Religious and Ethical Perspectives on Global Migration examines the complicated social ethics of migration in today's world. Editors Elizabeth W. Collier and Charles R. Strain bring the perspectives of an international group of scholars toward a theory of justice and ethical understanding for the nearly two hundred million migrants who have left their homes seeking asylum from political persecution, greater freedom and safety, economic opportunity, or reunion with family members.
What are the principles and practices that academic management programs need to educate Millennials on social responsibility and sustainability? What can universities do to instruct managers to solve complex ethical problems such as world poverty? The article suggests theoretical and practical insights for higher education management programs based on the principles and practices of developing socially responsible leaders. Through a review of The Principles of Responsible Management Education, the research invites academics and institutions to commit toward business ethics and poverty (...) alleviation. The author suggests how the process of adopting the principles and developing appropriate educational opportunities in line with these principles provides a space for ethical education for current generations. Participating academic institutions enter into a network of scholars and programs acting as positive agents for world benefit. The current world challenges of poverty, ethics and sustainability require committed academic institutions and rooted in the principles and practices of social and global responsibility for the 21st century. (shrink)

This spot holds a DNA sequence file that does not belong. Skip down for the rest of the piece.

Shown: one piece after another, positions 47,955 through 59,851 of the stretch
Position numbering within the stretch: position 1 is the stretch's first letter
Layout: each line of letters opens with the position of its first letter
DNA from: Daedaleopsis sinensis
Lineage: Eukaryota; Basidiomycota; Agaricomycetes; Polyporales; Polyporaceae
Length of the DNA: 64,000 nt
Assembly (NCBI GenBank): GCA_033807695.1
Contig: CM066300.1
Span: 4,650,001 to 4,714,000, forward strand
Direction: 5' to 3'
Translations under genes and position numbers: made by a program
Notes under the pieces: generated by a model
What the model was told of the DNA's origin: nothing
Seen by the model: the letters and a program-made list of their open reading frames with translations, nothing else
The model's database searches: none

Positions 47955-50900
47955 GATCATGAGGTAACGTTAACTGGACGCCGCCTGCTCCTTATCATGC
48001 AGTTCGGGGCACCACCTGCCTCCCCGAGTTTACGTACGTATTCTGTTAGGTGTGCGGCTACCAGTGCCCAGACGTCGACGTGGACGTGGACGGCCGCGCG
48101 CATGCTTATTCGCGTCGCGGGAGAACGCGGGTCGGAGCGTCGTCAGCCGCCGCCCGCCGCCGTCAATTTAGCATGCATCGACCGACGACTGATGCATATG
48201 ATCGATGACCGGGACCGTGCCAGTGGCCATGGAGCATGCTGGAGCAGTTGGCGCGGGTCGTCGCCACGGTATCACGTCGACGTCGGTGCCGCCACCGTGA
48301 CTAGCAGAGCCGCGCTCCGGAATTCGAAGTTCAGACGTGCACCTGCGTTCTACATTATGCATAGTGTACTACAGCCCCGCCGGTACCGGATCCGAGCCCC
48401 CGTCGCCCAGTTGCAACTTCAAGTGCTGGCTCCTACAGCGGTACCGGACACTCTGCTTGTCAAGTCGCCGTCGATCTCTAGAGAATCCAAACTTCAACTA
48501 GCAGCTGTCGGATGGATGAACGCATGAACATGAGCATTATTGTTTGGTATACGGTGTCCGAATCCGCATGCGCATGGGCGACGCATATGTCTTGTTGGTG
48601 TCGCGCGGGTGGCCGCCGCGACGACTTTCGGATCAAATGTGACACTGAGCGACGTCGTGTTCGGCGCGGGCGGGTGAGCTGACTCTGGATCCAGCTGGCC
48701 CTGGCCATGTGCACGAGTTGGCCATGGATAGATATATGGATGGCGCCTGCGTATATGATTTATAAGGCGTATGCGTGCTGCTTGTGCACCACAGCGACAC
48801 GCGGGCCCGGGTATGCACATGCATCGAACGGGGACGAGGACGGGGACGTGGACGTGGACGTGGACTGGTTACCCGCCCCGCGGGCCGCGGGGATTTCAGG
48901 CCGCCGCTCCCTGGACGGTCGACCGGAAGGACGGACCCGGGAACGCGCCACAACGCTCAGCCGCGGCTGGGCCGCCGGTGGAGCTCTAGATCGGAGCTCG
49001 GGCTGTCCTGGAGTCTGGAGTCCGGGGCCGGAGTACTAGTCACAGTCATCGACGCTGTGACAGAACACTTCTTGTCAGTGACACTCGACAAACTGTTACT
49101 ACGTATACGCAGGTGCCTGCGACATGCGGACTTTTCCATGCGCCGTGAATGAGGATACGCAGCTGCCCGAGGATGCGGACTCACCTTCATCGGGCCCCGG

The purpose of this article is to present and discuss the values and limits of microfinance within the context of poverty reduction, international development, and community empowerment. The main thesis is that microfinance requires a more complex strategy than simply the provision of credits. The development of financial capital depends on the increase in human capacity and social capital. Microfinance is revisited under the ethical lenses of global responsibility for alleviating poverty and developing community sustainability. Through a critical review of (...) the literature and case studies from the Philippines, the author suggests a value-based Vincentian approach to integrate microfinance into community empowerment. In connection with the main thesis the author argues that the achievement of economic self-reliance through microfinance is contingent upon the development of capacity building, social capital, and empowerment at the individual, collective, and systemic levels. (shrink)